“You’re living rich,” writes Retirement Planning Correspondent Paul Terhorst. “Congratulations.
“In the past, being rich meant spending a lot of money. But then came low-cost jet travel, ATMs, satellite TV, computers, Skype, and iPads. Millions of expats suddenly were able to move to places where they could live better and have more fun, sometimes way more fun, with the money they already had.
“In some countries you can live rich just on your Social Security benefits.
“I figure we need an up-to-date definition of rich, and here it is. If you live well within your means, you’re rich. If you spend more than you have, no matter how much you have, you’re poor.
“Note that living rich has to do with how you spend money, rather than how much money you have. To live well within your means implies adaptability, the ability to change or modify the what, where, and how of your lifestyle.
“Your ability to adapt might allow you to do something you never had thought possible. In the late 1990s, someone wrote to us and explained how we could live in Paris for little money. Wow! We had always thought Paris would be way too expensive. Six months later we flew to Paris and settled into a cozy, furnished, fifth-story walk-up in Montmartre that cost us around US$600 a month.
“Later Montmartre became trendy. But, when we lived there, Montmartre seemed little changed from when Van Gogh and Picasso painted there. We lived full-out in Paris for one-and-a-half years. Later we continued with shorter stays, balancing the ever-increasing cost of living in Paris with longer stints in cheaper Thailand.
“We had to adapt. Our building had no elevator, and those five flights of stairs tired us out. We had to wash clothes at a laundromat. We learned to live with a bathroom so small that the entire bathroom was the shower stall. We had a closet-sized kitchen with only a small fridge, hotplate, and toaster. We had no TV and dial-up Internet. Yet we barely noticed what we lacked. Instead, as we saw it, we lived rich, overjoyed with the window of opportunity that allowed us to live in the City of Light.
“These days to live better overseas we need to adapt to a declining dollar. Vicki and I have a house in Argentina, where the dollar cost of living doubles every three years or so. So we’ve adapted. We take fewer taxis, stay in neighborhood hotels, and eat out less. And every year it seems we spend more time elsewhere, in Thailand, China, or other lower cost countries.
“I figure that, if you’re reading this, you are already, or you soon will be, living rich simply because you have a passport. A passport enables you to live and travel abroad, thus giving you numerous options and opportunities to live rich.
“You’re among the few. Only some 37% of Americans have passports, and most of them use their passports to go only to Canada or Mexico. (Canadians and Europeans are more likely than Americans to hold passports, by the way.)
“So you have a passport. This means you can take advantage of the flexibility that comes with it. Can’t afford an extended stay in Seattle? Try Odessa, Ukraine. Can’t afford to be a snowbird in Miami? Try Hua Hin, Thailand. Can’t afford the eternal springtime of San Diego? Try Chapala, Mexico.
“To live rich you simply move to where your most important needs can be met at a cost you can afford. And you expand your comfort zone.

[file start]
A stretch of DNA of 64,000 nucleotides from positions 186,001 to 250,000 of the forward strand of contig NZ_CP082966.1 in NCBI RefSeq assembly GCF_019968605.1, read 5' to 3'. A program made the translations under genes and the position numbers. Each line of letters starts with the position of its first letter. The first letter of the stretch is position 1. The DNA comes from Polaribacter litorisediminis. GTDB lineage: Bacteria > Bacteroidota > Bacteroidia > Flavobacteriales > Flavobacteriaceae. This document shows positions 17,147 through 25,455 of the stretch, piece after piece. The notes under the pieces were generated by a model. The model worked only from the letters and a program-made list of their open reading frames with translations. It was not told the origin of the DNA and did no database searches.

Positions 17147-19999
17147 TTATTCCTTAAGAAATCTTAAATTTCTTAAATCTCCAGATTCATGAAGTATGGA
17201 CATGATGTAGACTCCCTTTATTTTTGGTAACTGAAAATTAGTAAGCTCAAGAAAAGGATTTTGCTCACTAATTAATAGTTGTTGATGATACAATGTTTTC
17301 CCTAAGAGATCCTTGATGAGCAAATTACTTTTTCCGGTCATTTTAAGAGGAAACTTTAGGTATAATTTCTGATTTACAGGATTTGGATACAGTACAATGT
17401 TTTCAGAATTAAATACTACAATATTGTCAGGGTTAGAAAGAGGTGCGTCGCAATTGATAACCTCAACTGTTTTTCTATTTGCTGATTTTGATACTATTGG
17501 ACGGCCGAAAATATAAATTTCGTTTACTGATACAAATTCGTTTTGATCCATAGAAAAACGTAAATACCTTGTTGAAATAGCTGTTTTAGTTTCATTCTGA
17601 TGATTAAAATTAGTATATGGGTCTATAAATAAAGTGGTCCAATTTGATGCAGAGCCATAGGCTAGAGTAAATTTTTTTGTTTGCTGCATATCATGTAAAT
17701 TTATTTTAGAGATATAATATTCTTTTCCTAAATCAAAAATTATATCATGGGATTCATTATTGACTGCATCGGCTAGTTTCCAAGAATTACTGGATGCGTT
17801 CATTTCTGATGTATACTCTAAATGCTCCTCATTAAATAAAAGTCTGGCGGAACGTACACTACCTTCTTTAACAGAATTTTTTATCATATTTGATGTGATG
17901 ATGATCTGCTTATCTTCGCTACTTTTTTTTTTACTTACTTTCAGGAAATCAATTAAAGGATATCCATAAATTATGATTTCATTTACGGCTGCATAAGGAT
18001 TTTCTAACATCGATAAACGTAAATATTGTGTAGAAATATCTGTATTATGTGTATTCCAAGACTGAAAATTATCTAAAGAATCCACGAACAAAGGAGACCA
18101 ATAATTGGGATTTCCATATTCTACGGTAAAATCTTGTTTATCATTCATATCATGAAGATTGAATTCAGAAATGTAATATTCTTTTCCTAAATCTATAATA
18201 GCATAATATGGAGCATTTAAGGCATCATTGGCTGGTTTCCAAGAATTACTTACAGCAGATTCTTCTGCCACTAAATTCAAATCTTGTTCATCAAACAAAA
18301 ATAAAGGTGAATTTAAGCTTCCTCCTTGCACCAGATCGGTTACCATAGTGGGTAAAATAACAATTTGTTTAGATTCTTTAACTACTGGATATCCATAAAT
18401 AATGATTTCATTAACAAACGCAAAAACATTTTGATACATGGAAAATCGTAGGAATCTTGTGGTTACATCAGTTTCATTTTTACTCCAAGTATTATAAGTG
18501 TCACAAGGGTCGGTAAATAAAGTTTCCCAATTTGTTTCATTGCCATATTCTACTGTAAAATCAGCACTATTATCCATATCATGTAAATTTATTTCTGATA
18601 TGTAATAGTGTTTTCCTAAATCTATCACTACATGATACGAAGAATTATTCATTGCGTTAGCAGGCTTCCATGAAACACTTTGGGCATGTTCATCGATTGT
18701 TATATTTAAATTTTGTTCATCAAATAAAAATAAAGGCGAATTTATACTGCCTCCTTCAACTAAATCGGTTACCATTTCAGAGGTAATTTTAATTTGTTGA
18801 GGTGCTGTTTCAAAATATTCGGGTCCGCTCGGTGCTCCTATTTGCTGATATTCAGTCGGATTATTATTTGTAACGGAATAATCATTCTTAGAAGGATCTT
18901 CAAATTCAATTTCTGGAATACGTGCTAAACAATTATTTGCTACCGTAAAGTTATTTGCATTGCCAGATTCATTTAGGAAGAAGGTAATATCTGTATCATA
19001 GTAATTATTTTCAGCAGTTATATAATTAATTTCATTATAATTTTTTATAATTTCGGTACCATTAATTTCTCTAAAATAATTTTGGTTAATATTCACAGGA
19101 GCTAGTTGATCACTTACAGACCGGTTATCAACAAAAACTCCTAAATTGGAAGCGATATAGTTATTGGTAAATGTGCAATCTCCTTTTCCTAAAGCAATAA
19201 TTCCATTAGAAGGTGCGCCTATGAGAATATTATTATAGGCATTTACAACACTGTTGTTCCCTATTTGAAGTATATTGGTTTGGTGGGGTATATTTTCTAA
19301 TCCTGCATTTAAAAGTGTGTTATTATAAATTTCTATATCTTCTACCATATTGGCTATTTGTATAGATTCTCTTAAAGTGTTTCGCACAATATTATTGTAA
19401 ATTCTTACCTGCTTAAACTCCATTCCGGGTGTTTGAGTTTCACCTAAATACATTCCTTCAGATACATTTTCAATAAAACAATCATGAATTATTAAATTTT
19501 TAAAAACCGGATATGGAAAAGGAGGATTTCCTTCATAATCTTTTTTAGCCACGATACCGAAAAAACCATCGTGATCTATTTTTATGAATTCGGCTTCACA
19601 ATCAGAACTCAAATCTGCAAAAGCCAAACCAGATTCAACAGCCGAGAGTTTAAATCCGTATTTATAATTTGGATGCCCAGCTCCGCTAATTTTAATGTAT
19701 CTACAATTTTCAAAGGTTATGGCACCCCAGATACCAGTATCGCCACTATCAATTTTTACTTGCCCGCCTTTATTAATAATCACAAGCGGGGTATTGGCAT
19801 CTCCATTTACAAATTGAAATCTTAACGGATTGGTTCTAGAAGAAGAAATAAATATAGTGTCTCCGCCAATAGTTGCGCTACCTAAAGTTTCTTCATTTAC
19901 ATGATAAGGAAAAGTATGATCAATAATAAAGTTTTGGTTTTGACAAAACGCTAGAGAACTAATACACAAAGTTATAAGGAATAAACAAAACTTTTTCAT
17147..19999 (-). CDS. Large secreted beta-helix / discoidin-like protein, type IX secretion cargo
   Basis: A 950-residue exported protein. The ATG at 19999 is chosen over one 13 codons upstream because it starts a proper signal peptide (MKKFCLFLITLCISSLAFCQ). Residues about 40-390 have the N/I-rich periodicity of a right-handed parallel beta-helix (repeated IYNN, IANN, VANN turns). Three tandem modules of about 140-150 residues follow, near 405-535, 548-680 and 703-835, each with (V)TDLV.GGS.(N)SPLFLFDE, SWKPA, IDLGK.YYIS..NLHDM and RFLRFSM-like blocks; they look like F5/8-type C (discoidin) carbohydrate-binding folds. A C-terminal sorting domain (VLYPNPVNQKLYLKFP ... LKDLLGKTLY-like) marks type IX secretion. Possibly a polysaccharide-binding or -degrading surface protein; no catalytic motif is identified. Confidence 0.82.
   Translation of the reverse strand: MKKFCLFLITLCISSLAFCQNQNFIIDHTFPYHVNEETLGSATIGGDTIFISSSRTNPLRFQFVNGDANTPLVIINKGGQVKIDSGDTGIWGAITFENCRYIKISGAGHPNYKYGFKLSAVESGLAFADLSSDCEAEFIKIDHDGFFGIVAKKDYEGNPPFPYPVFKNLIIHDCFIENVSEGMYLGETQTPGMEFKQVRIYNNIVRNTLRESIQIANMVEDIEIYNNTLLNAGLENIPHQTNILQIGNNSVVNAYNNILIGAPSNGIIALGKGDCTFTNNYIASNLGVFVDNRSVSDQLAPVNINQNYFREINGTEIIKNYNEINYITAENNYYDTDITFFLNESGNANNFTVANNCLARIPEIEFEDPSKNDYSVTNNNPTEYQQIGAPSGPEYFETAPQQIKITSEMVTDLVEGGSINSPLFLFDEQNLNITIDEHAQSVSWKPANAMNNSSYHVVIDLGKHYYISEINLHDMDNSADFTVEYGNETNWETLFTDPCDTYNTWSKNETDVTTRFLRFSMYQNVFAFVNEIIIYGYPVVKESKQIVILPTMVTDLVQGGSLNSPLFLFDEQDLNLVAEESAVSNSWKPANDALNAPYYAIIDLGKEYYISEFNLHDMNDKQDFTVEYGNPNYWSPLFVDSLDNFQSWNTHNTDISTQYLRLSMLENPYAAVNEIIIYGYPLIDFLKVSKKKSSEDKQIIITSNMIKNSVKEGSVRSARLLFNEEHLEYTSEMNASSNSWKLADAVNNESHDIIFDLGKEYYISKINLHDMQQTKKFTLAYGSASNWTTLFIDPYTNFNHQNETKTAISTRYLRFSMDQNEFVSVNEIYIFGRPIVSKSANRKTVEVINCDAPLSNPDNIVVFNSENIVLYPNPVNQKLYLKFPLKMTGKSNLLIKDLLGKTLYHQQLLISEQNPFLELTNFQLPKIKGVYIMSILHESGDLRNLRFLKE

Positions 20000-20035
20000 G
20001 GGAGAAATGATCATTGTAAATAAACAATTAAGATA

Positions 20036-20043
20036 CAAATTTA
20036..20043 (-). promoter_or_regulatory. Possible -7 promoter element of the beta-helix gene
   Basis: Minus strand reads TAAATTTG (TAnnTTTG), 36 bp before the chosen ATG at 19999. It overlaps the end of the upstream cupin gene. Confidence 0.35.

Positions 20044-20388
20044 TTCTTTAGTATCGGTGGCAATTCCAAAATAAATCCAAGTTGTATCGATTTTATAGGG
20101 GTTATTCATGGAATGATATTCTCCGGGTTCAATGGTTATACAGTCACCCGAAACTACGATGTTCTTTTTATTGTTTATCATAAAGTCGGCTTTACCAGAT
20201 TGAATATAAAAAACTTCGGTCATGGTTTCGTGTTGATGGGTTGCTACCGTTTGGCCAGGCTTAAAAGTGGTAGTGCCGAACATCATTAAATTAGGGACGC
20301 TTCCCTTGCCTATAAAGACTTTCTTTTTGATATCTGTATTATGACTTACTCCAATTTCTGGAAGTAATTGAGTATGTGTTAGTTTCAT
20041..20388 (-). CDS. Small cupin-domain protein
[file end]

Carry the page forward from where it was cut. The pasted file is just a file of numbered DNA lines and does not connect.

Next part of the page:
“Vicki and I have French friends who never travel overseas. They suppose that if they travel they might find themselves among people who don’t speak French. We have American friends who travel only to countries where English is spoken. Vicki and I have traveled all over the world, and I’d certainly agree that speaking the local language makes traveling easier, more comfortable.
“When we travel to countries where we don’t speak the language, we become more creative, courageous, and dynamic. We enjoy an intensity that comes only when we’re out of our comfort zones.
“We all have our comfort zones, and some people refuse to budge out of them. Recently we were told of young Canadians who visited expat relatives in Portugal. The guests from Canada arrived and installed themselves in the living room with TV, WiFi, DVDs, and computers. They spent their entire two weeks in Portugal doing exactly what they’d have done if they’d stayed home, that is, they played DVDs and video games.
“Our French friends, American friends, and the young Canadian visitors have trouble getting out of their comfort zones. They lack the flexibility it takes to live overseas. This lack keeps them from living rich.
“You do have that flexibility, an adaptability that nurtures an ever-expanding comfort zone. You’ve traveled, you’ve lived overseas, or at least you’re thinking about it. You have a sense of adventure.
“You realize there’s more to life than DVDs. If you meet someone who speaks a different language, you learn tricks to get around the problem. You’d be amazed at how much can be accomplished with just a calculator. And a genuine smile.
“Go back to my definition. If you live well within your means, you’re living rich. In most cases, by retirement age, our means have been set up. Often, our means are fixed and may look like too little for a comfortable lifestyle. Yet, we can do a very great deal about living well within those means. We can move from high-cost countries to low-cost ones. If we’re already in a low-cost country we can move from a high-cost rental to a lower-cost rental. Adaptability enables us to live rich, especially when we stay focused on the overall picture, focused on what matters most to us.
“You’re living rich, in the sense that you have so much more flexibility than the other guy. If need be, you can move to a cheaper country, get health care abroad, and live on less. Congratulations. Your adaptability might be even better than money. After all, money can go away. Adaptability stays with you as long as you can expand your comfort zone.”